The Butterfly Effect: How A Midseason Trade Shaped the NBA's Landscape
In late January, the San Antonio Spurs traded backup guard Bryn Forbes to the Denver Nuggets. Five months later, that under-the-radar move has made a major impact on the 2022 Eastern Conference finals. When a situation goes full circle you should be more confident in placing a bet at New Jersey Online Casinos such as BetMGM, DraftKings and FanDuel on who you think will win the chip.
It was the opening of an opportunity for the Boston Celtics that has been fully realized, as they have pushed the Miami Heat to the brink after a 93-80 Game 5 win on Wednesday and a 3-2 series lead.
It had been eight years since the Spurs were willing to work a midseason trade, and the Celtics held a minor part in it, acting as the third team in the deal. More importantly, it was the awaited signal that the Spurs were open to trades -- and the Celtics wanted in. A few weeks, a bunch of phone calls, and plenty of negotiations later, the Celtics pulled the sword from the stone and landed guard Derrick White.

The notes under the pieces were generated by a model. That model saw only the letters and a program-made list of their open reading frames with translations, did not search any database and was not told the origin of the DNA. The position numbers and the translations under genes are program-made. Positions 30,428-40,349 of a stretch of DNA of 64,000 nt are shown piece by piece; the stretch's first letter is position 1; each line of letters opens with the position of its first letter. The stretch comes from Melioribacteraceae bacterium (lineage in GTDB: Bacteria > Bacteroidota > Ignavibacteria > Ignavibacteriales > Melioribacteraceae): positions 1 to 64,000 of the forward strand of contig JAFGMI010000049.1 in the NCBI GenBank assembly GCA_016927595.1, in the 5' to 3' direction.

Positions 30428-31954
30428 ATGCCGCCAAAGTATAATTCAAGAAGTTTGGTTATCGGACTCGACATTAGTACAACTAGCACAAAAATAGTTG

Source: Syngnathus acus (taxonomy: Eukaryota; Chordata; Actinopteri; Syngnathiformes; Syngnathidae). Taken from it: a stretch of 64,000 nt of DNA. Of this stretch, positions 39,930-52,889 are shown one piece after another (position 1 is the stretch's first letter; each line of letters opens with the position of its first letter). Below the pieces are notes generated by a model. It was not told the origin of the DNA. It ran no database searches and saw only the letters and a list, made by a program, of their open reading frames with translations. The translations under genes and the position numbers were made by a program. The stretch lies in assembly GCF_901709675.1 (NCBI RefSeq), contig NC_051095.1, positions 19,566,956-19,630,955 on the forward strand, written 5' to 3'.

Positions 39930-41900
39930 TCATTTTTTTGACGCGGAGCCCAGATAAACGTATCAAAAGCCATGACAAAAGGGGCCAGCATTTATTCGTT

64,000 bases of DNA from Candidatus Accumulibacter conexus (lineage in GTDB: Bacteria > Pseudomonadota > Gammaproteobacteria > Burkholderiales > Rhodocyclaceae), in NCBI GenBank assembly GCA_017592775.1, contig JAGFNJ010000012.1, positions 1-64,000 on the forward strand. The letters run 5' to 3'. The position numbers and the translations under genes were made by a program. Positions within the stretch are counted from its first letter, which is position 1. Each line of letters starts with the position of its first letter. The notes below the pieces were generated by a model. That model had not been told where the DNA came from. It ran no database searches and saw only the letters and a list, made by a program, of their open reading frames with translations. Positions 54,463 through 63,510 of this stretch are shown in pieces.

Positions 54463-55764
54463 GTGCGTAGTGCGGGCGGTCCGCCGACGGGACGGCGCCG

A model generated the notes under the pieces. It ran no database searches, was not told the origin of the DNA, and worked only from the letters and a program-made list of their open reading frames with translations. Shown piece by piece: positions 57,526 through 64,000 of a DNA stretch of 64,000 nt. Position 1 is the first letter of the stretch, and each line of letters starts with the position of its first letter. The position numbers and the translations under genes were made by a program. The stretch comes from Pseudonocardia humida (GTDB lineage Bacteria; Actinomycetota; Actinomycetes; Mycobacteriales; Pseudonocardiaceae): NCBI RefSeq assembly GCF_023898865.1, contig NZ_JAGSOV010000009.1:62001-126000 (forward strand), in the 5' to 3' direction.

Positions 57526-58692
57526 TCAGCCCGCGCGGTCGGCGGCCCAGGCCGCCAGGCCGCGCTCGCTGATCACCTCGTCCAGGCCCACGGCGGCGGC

This is not to say White is the main reason the Celtics are one win from their first NBA Finals appearance in 12 years. But having White, a starter-level guard who is a luxurious backup for a title contender, is a cornerstone of why Boston is in this position. This is where Boston's preparation helped save them.
Getting White has proved a vital addition, especially as Marcus Smart had missed three games this postseason because of quadriceps, foot, and ankle injuries.
The Celtics are 3-0 in those contests. And on Wednesday, when Smart was limited and shooting 1-of-5, White had 14 points, five assists, and two steals. A big reason the Celtics have persevered is because of how the roster has been constructed for this late-season run, the inserting of White and his ability to deliver within his role perhaps being the best example.